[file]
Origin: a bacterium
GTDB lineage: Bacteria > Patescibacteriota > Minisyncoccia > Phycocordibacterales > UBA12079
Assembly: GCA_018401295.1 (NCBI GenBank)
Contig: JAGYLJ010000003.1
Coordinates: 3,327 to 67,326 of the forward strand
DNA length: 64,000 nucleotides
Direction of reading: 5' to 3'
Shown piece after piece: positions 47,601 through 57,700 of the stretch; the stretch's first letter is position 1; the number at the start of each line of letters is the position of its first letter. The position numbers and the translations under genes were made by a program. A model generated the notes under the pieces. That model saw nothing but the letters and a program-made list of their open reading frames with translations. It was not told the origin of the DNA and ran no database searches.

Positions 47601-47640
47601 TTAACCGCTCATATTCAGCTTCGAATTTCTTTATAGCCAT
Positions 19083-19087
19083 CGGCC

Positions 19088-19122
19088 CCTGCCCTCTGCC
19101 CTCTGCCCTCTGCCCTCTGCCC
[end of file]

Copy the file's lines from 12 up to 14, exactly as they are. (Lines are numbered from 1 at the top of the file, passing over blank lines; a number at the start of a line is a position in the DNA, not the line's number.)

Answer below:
19083 CGGCC

Positions 19088-19122
19088 CCTGCCCTCTGCC